allowing Yoruk a chance to breathe. This went on for days, and through
it all, Yoruk maintained his grip on the creature, but was never able
to open his eyes and see what it was that he was riding.
Yoruk finally lost his grip and his consciousness before reaching any
sign of land. But when he awoke after an indeterminate slumber, he was
lying safely on an unknown shore. He had accomplished the feat of
crossing the Great Sea and became the first Quendoran to set foot on
Eastland soil. And in his hand he found a shard of an ivory-like
substance that seemed to have broken off of some giant tooth. It was
exquisitely smooth, as if it had been carved by hand in the shape of a
dagger. He kept it, reasoning that it might be a useful thing to have.
Standing on the shore of the Eastlands, looking out at the water, Yoruk
was quite pleased with himself. He had crossed the infinite sea. He had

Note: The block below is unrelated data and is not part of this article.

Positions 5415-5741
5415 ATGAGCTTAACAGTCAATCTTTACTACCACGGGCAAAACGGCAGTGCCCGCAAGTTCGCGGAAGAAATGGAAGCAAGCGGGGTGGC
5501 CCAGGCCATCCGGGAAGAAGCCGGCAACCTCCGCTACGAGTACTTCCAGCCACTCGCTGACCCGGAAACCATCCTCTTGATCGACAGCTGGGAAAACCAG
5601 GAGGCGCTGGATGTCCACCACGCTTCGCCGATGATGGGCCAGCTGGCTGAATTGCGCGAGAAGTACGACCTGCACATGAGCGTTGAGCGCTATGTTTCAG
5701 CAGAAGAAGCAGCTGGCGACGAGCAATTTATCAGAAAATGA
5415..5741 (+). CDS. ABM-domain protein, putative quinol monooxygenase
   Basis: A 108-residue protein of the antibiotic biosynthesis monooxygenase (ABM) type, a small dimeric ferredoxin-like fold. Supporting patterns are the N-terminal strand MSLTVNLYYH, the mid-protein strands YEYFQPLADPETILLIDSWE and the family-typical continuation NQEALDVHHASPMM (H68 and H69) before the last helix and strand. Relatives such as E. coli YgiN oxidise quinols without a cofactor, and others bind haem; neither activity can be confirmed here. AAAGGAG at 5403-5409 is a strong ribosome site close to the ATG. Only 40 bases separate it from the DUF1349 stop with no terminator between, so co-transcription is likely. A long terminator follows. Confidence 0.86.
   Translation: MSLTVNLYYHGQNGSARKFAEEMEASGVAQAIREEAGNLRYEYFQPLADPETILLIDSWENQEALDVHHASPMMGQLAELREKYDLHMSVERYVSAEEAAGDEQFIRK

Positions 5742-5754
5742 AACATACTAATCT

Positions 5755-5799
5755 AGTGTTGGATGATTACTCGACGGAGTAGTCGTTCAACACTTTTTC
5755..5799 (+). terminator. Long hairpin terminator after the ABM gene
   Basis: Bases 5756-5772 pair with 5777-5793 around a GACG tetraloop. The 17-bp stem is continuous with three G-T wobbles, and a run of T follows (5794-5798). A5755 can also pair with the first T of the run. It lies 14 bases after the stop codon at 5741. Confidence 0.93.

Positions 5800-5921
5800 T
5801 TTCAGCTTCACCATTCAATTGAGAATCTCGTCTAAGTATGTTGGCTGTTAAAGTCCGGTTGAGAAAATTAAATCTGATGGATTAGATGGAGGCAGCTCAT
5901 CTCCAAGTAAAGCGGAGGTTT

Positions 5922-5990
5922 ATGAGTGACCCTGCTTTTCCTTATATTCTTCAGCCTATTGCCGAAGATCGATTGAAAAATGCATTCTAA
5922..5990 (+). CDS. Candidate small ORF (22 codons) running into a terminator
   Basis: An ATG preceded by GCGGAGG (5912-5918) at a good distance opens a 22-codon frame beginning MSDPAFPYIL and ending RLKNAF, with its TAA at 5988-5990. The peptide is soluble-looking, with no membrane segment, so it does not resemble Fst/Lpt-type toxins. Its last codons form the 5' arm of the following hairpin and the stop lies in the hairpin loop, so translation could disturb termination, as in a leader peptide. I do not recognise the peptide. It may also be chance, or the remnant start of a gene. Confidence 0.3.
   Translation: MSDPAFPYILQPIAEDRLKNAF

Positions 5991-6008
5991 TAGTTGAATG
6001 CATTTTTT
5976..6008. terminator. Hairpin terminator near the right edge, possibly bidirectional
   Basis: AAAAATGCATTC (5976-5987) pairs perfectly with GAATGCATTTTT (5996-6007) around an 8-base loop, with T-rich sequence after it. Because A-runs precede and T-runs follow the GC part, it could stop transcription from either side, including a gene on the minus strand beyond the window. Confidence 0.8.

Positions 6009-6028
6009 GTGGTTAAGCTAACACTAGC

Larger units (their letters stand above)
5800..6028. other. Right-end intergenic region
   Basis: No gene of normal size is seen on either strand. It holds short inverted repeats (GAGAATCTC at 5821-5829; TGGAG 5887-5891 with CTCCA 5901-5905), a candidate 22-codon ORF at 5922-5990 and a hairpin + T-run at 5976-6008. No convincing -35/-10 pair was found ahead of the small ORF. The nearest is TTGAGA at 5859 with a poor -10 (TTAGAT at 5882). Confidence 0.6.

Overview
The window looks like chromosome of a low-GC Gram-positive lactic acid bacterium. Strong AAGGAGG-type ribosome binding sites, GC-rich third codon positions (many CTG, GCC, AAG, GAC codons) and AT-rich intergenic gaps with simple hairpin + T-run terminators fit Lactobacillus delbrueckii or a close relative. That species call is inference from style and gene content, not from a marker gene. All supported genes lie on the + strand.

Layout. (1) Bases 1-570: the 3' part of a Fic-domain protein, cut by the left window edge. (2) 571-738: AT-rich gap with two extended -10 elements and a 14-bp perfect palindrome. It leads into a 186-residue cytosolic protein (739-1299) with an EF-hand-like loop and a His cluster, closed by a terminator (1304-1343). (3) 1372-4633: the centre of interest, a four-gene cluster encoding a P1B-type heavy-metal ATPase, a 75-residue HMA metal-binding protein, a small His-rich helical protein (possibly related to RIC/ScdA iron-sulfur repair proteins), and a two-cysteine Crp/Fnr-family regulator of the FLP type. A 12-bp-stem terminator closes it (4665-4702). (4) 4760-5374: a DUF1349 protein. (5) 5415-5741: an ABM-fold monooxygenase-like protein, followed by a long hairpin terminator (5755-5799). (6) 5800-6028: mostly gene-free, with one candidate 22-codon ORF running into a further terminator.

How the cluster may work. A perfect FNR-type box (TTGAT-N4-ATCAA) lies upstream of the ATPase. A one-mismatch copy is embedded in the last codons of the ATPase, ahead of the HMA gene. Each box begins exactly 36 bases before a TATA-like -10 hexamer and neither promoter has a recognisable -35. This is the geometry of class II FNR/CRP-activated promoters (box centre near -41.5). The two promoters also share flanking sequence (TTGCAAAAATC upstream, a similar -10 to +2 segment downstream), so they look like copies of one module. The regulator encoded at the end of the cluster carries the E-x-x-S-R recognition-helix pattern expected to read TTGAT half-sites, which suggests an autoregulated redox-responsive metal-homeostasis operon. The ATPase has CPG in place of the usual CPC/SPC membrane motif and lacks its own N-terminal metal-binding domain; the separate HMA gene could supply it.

stretched the edge of his world by an incredible distance and answered
an ancient question. But he was not content. There were still many more
questions that needed answering. The scientists of Galepath had made
bold attempts at defining the world of Zork, but none were to Yoruk’s
satisfaction. For example, if the world was indeed clinging to the
surface of a giant coconut, why did the water of the Great Sea not fall
off the side? And if diseases were truly caused by so called
on his body, why did they not drown when he bathed? Certainly,
was much more knowledge to be acquired.
But even here, he could find no door to the Heavens, no portals
Planes of Atrii. Because of this, Yoruk found a small, damp cave beside
a mountain in the region just south of what is today called Port
Foozle, and made it his home. He hid himself inside the deep cave.
During the day, he wandered the realm, pondering these questions as he
hunted for food with the help of his trusty dagger. At night he slept
safely in his cave.
One evening, just before going to bed, Yoruk heard a visitor enter his